Sunday, August 30, 2009

Some say good night-- at night--

Some say good night-- at night--
I say good night by day
Good bye-- the Going utter me--
Good night, I still reply--

For parting, that is night,
And presence, simply dawn--
Itself, the purple on the hight
Denominated morn.
(F 586)

This poem fascinates me, and I was surprised to find it hiding so impishly among the other poems in Franklin's anthology of Dickinson. Yes, there is a speaker or persona in this poem who narrates it-- an other who is not the poet herself. And yet, I think it shows the depth of feeling and love that Dickinson had for those closest to her.

While she did not have a huge range of friends and people to whom she spoke or even wrote, she was prolific in what letter writing she did. Her language in her letters is practically poetry instead of prose, in its highly charged language and abundance of imagery and exacting phrases. Perhaps all of her poems truly were letters. At any rate, there is a deep connection to others. "Presence, simply dawn" expresses the glorious joy and eagerness that friends brought to Dickinson, as well as the speaker.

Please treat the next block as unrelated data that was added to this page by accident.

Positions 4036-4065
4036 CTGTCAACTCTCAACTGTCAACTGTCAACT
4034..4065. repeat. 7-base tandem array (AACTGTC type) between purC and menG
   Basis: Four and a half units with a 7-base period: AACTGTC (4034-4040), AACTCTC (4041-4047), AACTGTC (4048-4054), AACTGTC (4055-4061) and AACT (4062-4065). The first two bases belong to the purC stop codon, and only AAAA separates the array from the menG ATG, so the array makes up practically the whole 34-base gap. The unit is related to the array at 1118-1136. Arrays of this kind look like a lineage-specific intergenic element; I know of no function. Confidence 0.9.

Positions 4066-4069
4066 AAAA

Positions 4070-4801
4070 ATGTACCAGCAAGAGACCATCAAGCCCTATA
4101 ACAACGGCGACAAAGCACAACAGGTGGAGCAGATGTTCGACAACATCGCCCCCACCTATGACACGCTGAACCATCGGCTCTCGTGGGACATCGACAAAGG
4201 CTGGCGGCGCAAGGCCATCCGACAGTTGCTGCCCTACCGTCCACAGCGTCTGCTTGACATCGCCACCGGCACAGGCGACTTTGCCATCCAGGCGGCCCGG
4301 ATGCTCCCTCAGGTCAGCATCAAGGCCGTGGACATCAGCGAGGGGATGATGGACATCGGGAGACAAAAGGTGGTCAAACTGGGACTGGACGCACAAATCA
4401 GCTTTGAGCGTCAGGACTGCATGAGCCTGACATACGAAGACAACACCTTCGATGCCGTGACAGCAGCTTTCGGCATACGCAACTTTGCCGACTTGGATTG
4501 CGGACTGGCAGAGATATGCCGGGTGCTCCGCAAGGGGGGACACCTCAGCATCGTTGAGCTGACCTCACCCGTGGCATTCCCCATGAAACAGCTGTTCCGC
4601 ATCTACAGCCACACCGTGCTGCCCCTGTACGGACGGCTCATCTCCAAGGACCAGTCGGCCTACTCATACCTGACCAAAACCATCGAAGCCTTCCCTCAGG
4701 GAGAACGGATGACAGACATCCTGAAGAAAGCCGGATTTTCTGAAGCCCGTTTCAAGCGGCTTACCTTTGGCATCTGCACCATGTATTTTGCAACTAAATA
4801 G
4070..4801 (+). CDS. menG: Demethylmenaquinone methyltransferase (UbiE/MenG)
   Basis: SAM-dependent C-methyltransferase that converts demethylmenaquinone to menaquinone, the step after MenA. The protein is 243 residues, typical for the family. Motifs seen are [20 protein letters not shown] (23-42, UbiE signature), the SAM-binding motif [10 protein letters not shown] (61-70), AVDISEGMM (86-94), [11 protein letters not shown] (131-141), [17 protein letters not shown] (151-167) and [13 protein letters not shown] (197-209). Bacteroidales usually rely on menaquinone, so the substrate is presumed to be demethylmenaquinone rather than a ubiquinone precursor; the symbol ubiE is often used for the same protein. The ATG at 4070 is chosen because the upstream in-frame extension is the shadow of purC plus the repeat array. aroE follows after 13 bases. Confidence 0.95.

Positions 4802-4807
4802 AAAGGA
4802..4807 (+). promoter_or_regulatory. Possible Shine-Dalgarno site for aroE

I think it is a bit interesting that Dickinson chose night and sunrise as the metaphors in this poem. Humans have no control over nightfall or sunrise, and it implies that Dickinson or at least the speaker has little or no control over the comings and goings of those beloved. Perhaps this could serve as an extended metaphor for death, as though each goodbye could be a literal and not just metaphoric death. Certainly death was not predictable and could strike far too suddenly. This may have enhanced the feeling of "goodbye" as a death and every "hello" as not only a sunrise but as its archetypal plot motif dictates, it could be a rebirth or resurrection. Again, hope tries to eke out some space in this poem, and I think Dickinson and her speaker ardently wish for the next "hello" of a sunrise and its revival of all things new and fresh.

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